Prof Saiful Islam wins Royal Society of Chemistry award

Professor Saiful Islam, from the Department of Chemistry, is the Royal Society of Chemistry Peter Day Award winner for 2017.

Professor Islam is becoming increasingly well-known to wider audiences, having presented the 80th anniversary Royal Institution Christmas Lectures 2016 for BBC TV, on the theme of energy.He grew up in Crouch End, north London and obtained his Chemistry degree and PhD from University College London.

Prof Saiful Islam credit The Royal Society

New, clean energy technologies require fundamental advances in the science of energy materials. Professor Islam uses powerful computer modelling techniques to help understand and develop new materials for solar cells and for lithium batteries in electric cars.

He said: I am delighted and honoured to receive the 2017 Peter Day Award from the Royal Society of Chemistry. I would like to acknowledge the fantastic contributions from my research group – past and present – working on computational studies of new materials for rechargeable batteries and solar cells with strong experimental collaboration.”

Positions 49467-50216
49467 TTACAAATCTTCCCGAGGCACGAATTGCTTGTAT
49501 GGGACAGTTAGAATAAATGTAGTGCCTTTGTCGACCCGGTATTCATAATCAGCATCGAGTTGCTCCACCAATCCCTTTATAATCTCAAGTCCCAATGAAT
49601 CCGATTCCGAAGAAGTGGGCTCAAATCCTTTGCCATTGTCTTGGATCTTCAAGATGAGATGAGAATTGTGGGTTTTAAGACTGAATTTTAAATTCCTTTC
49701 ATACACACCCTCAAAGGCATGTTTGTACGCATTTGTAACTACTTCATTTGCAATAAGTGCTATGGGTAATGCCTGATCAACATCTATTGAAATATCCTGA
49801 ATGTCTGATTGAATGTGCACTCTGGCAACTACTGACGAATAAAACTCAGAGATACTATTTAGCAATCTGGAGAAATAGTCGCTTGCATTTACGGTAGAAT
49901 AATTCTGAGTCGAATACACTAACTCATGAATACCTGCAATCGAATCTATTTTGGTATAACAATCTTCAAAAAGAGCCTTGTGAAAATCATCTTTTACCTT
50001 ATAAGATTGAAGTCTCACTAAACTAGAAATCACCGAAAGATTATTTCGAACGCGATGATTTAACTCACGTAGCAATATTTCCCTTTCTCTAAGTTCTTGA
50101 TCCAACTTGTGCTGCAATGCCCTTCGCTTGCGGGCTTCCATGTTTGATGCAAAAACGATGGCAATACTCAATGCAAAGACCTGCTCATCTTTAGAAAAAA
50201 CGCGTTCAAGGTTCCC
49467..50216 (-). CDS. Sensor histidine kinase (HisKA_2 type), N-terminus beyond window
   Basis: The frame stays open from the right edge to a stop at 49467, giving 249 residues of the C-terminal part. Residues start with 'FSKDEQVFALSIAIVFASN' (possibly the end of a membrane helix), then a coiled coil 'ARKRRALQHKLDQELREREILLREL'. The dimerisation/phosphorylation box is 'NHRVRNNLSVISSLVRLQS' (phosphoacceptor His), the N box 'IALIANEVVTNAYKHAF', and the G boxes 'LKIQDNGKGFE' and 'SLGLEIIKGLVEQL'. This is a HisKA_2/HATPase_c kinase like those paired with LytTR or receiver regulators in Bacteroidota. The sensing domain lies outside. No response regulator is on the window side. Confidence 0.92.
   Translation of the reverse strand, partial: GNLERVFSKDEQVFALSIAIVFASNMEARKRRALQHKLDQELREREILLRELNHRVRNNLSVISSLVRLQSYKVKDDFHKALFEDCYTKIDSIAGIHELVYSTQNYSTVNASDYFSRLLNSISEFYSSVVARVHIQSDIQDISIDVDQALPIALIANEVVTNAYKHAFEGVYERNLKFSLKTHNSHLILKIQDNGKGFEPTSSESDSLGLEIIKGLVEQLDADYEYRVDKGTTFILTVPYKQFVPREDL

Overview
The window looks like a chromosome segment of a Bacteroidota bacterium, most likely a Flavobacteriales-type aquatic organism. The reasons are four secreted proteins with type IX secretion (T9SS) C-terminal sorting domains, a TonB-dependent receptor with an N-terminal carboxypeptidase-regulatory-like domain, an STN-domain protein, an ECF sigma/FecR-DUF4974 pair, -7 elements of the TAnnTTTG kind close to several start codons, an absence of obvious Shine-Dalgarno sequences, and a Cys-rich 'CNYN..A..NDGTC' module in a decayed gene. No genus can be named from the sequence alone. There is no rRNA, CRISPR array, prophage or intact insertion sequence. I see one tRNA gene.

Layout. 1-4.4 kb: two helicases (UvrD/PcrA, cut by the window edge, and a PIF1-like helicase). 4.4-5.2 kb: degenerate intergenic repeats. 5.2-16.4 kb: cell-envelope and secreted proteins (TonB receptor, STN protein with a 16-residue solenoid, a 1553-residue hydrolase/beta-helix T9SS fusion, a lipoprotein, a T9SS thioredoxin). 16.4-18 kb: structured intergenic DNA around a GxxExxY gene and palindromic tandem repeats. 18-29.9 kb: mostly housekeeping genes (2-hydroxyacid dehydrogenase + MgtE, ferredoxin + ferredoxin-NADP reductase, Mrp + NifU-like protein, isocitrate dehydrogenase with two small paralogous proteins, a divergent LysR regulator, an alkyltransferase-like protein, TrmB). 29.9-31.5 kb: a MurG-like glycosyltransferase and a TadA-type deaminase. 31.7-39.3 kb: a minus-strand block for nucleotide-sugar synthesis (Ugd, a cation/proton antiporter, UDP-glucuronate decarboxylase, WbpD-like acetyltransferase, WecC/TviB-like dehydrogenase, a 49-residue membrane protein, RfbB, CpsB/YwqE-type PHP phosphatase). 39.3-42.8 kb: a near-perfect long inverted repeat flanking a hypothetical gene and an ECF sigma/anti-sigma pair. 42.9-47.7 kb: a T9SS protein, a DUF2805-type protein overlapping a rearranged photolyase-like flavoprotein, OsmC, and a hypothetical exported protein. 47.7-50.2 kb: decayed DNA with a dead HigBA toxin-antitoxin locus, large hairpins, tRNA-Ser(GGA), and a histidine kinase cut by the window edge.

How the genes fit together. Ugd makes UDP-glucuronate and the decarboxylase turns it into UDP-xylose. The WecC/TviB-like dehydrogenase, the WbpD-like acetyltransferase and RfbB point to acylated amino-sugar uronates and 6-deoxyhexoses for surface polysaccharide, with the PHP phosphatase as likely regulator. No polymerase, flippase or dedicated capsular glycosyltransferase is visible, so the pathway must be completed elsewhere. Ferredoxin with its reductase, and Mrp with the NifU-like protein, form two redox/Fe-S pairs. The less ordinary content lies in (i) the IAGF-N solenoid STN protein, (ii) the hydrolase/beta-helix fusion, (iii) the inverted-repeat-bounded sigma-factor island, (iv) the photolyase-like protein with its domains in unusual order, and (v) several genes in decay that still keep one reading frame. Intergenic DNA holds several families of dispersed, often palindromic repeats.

The Peter Day Award is awarded for outstanding contributions to, and advancement of, the field of materials chemistry.  The award alternates between those specialising in the broad areas of soft matter and continuous lattice solids. Professor Islam receives £2,000, a medal and a certificate.

Dr Robert Parker, chief executive of the Royal Society of Chemistry, said: “It is an honour to celebrate the innovation and expertise of our community through our prizes and awards.

“We know that chemistry can be a powerful force for good, and quality research and communication of that research are more important than ever before.

“Our charitable mission is to advance excellence in the chemical sciences, and we are proud to celebrate our inspiring and influential winners, who share that mission.”

Award winners are evaluated for the originality and impact of their research, as well as the quality of the results, which can be shown in publications, patents, or even software. The awards also recognise the importance of teamwork across the chemical sciences, and the abilities of individuals to develop successful collaborations.

An illustrious list of 50 previous winners of the Royal Society of Chemistry’s awards have gone on to win Nobel Prizes for their pioneering work, including all of the 2016 chemistry winners, Jean-Pierre Sauvage, Fraser Stoddart and Ben Feringa.

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